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Time to Face – and Plan for – Our Very Different Future

Most animals on the planet have no ability to conceive of the future. While some, such as squirrels, ants and pikas put away seeds, and grizzly bears lay on the fat for winter hibernation, most animals resemble grasshoppers, living in the present with no concept of the coming frost.

Humans, however, have the ability to imagine the future, plan for it and take the steps necessary to get there. Now, more than ever, we need a clear-eyed plan for the future which is likely to be significantly different than the status quo of yesterday.

One of the great foibles of the human psyche is our expectation that things will largely remain the way they have “always” been. This unfortunate myopia is particularly evident as politicians and pundits continue to talk about “getting back to normal.” And surely, most of us living under the drastically reduced social, business and domestic regimens thrust upon us by a global pandemic would gladly return to the pre-pandemic world.

But realistically, that world is no more. Our intellectually challenged president appears incapable of conceiving what a “global pandemic” means as he spews fairy tales about how it will “disappear like a miracle.” But the hard truth is that coronavirus has circled the globe and will continue to do so into what is now a truly unforeseeable future — and life won’t be “back to normal” anytime soon.

This harsh reality is becoming more inescapable by the minute. With more than 30 million Americans out of work and the Gross Domestic Product reduced by a historic 33%, our society is facing daunting challenges unheard of in recent times. In this case the fiscal shockwaves will emanate from the bottom up, not from policies set by lawmakers and officeholders.

It’s become gruesomely evident that the nation is struggling to fiscally support its hundreds of millions of citizens in their hour of greatest need. As Congress squabbles over the next “relief” bill, millions face foreclosure, eviction, loss of utilities, and bankruptcy — to say nothing about how they’ll pay the taxes on the federal unemployment funds they have already received.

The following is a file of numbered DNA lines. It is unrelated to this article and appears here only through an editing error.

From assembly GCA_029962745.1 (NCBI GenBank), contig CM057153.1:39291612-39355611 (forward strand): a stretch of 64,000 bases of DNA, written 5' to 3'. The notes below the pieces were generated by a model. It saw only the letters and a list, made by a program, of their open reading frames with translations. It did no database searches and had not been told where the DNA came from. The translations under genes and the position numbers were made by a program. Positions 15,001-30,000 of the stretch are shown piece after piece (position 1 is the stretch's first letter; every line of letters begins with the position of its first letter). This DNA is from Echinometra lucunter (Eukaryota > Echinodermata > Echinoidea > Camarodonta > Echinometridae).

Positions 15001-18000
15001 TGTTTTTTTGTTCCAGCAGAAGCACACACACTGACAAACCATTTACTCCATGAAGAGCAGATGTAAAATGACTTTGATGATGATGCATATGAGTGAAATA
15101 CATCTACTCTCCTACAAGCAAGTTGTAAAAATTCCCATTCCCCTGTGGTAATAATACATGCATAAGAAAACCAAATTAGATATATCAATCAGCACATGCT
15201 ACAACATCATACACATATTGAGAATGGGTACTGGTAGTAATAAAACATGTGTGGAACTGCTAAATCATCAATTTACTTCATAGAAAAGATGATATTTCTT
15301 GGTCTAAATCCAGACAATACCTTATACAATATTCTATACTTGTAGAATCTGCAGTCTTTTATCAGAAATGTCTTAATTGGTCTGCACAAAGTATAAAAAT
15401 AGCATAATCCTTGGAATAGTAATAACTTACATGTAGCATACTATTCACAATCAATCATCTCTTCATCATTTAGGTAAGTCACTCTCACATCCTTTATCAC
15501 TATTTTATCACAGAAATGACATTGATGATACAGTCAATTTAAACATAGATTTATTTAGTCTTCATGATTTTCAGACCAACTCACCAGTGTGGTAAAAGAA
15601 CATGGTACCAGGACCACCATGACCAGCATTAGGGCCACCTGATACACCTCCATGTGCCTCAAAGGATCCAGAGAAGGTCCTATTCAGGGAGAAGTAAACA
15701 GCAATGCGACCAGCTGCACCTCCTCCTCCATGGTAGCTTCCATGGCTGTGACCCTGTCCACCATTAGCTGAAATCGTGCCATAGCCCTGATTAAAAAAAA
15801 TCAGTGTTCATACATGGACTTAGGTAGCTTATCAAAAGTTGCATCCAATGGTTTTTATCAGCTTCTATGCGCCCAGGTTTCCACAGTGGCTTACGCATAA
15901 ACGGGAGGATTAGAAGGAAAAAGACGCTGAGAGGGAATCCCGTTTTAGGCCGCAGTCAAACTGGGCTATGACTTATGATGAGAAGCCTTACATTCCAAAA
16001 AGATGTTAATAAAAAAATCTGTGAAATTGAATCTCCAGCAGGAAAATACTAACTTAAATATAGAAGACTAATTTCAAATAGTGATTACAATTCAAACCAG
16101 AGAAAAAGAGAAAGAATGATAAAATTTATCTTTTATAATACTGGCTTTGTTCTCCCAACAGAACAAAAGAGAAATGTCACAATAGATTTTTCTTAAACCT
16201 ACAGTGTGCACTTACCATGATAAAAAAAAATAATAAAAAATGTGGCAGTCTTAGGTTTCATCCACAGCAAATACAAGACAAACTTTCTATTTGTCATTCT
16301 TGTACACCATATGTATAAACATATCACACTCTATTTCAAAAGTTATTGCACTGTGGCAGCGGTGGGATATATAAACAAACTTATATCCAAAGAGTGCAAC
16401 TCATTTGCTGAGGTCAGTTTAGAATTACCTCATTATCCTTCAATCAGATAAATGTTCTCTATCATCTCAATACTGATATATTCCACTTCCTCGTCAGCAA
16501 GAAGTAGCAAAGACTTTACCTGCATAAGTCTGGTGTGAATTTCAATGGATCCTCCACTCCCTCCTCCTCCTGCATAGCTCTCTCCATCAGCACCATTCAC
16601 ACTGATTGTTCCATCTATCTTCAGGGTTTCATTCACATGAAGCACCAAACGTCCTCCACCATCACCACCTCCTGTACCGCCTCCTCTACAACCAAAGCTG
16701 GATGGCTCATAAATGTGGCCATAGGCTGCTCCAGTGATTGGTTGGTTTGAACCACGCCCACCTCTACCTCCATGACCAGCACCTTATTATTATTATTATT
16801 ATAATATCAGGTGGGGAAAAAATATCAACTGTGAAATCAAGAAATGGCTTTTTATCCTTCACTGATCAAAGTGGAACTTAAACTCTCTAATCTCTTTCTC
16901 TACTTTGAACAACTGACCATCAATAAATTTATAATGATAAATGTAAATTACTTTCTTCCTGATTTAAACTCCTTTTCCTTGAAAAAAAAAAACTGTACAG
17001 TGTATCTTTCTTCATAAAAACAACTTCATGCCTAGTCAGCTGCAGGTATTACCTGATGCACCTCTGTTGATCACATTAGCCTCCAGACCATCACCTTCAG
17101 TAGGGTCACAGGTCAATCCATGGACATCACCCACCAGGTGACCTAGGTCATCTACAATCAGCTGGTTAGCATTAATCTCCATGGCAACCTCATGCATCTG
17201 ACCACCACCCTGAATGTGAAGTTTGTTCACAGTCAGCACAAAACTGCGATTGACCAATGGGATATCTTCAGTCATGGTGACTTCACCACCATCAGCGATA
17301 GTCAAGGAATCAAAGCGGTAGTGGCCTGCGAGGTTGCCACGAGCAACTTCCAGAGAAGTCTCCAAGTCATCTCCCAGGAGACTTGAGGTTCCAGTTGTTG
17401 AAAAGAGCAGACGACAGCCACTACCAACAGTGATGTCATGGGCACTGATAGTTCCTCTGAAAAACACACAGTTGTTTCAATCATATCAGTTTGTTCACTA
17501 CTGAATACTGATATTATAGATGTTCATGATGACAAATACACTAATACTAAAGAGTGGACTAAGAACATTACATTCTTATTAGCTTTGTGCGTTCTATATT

Simply put, governments run on tax money and when businesses are shut, citizens are jobless, and debts continue to inexorably mount, the revenues upon which federal, state and local governments rely can no longer be taken for granted. “Death and taxes” may be certain, but the citizenry’s ability to pay those taxes is not.

While the federal government can print money, state and local governments cannot. Most states require a balanced budget where revenues meet expenditures. Yet it’s safe to say the future revenue outlook will be far gloomier than any in recent memory and the necessity to deal realistically with that situation will entail painful measures and an inescapable re-assessment of our priorities.

Can we still spend more than $2 billion a day on the military while citizens go homeless and hungry? Subsidize incredibly wealthy corporations like Boeing with billions in grants? Allow politicians to load up appropriations bills with pork projects? Probably not. And that’s just the start, not the end, of the changes we will have to make.

If there is a silver lining to our current dark cloud of a pandemic, it may be that it will force us to take a hard look in the mirror, acknowledge that yesterday is gone, and realistically plan for a future much different than our past. The upside is that humans have the ability to plan for the future — and we need it now more than ever.

George Ochenski is a columnist for the Missoulian, where this essay originally appeared.

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